As shown in FIG. 3, the website 200 will permit thermostat users to perform through the web browser substantially all of the programming functions traditionally performed directly at the physical thermostat, such as temperature set points, the time at which the thermostat should be at each set point, etc. Preferably the website will also allow users to accomplish more advanced tasks such as allow users to program in vacation settings for times when the HVAC system may be turned off or run at more economical settings, and set macros that will allow changing the settings of the temperature for all periods with a single gesture such as a mouse click.
In addition to using the system to allow better signaling and control of the HVAC system, which relies primarily on communication running from the server to the thermostat, the bi-directional communication will also allow the thermostat 108 to regularly measure and send to the server information about the temperature in the building. By comparing outside temperature, inside temperature, thermostat settings, cycling behavior of the HVAC system, and other variables, the system will be capable of numerous diagnostic and controlling functions beyond those of a standard thermostat.
The system installed in a subscriber's home may optionally include additional temperature sensors at different locations within the building. These additional sensors may be connected to the rest of the system via a wireless system such as 802.11 or 802.15.4, or may be connected via wires. Additional temperature and/or humidity sensors may allow increased accuracy of the system, which can in turn increase user comfort or energy savings.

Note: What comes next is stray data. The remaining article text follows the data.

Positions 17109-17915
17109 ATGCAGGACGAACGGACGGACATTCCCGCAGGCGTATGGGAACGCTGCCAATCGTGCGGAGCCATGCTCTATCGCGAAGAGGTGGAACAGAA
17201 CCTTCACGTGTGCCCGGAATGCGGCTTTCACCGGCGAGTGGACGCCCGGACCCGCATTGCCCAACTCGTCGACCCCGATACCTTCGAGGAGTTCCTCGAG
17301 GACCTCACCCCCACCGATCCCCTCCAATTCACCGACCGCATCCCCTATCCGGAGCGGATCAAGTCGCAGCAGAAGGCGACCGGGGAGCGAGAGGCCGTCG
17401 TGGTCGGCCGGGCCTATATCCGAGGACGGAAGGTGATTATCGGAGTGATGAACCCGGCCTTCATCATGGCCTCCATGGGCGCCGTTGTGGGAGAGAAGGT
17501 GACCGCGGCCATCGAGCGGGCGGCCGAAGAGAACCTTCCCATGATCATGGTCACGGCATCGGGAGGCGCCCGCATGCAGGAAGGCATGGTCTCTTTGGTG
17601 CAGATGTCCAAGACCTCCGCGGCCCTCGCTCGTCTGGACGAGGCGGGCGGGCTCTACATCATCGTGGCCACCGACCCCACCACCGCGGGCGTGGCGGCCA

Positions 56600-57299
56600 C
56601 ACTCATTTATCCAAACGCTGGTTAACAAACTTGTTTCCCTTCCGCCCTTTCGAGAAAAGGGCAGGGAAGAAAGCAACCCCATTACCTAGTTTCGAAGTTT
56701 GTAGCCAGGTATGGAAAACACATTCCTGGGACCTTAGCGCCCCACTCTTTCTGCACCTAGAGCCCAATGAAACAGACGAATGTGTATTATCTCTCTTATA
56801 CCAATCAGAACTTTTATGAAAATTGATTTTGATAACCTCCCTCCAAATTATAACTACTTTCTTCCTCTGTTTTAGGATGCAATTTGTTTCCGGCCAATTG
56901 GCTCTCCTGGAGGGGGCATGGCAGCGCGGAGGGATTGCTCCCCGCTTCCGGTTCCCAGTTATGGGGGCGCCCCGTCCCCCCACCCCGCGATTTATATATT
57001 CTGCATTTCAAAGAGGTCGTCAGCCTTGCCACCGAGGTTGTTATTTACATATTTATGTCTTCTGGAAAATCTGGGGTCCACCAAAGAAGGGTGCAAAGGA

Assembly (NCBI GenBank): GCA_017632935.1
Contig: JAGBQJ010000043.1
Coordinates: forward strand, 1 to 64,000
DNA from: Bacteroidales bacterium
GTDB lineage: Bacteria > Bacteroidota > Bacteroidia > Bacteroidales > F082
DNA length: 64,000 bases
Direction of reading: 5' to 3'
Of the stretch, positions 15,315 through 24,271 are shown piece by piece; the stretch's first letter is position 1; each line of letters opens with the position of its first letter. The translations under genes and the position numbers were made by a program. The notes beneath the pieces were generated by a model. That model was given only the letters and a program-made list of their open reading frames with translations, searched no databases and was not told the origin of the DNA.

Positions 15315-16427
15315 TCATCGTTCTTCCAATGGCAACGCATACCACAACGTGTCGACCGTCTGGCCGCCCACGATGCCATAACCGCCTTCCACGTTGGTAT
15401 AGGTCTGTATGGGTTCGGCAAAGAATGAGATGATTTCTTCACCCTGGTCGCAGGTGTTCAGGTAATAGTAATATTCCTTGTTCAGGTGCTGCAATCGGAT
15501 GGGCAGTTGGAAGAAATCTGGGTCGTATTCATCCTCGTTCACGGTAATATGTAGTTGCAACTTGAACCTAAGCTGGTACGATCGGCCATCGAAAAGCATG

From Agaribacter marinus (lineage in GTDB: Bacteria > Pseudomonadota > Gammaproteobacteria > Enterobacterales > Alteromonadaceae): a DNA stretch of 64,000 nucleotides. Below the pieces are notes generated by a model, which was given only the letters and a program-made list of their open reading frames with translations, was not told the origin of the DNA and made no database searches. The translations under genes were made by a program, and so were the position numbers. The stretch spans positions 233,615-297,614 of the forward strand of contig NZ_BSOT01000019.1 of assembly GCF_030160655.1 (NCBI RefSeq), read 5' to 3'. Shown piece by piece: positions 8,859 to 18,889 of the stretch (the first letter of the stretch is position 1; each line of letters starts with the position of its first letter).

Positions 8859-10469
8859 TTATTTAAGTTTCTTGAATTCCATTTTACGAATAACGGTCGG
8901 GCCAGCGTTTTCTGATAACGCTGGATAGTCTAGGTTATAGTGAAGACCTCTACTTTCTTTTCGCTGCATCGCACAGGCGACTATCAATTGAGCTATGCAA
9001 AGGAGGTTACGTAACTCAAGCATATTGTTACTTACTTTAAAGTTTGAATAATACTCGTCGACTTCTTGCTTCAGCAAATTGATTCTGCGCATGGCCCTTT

FIG. 6 represents the conventional programming of a thermostat and the resulting behavior of a home's HVAC system in the air conditioning context. The morning setpoint of 74 degrees 1002 remains constant from midnight until 9:00 AM, and the inside temperature 1004 varies more or less within the limits of the hysteresis band during that entire period. When the setpoint changes to 80 degrees 1006, the inside temperature 1008 varies within the hysteresis band around the new setpoint, and so on. Whether the average temperature is equal to, greater or less than the nominal setpoint will depend on weather conditions, the dynamic signature of the structure, and the efficiency and size of the HVAC system. But in most cases the average temperature will be at least roughly equivalent to the nominal setpoint.
FIG. 7 represents implementation of three-phase ramped setpoint 1102 derived from the same user preferences as manifested by the settings shown in FIG. 6. Because 74 degrees, the setpoint requested by the user 1104 is the lowest of the three discrete steps 1106, 1108, 1110, rather than the middle step, the average inside temperature 1112 will be roughly one degree warmer than the average temperature without use of the ramped setpoints.
In order to implement such ramped setpoints automatically, algorithms may be created. These algorithms may be generated on remote server 106 and the setpoint changes can be transmitted to a given thermostat on a just-in-time basis or, if the thermostat 108 is capable of storing future settings, they may be transferred in batch mode to such thermostats. Basic parameters used to generate such algorithms include:
the number of discrete phases to be used;
the temperature differential associated with each phase; and
the duration of each phase
In order to increase user comfort and thus maximize consumer acceptance, additional parameters may be considered, including:
time of day
outside weather conditions
recent history of manual inputs
recent pre-programmed setpoint changes.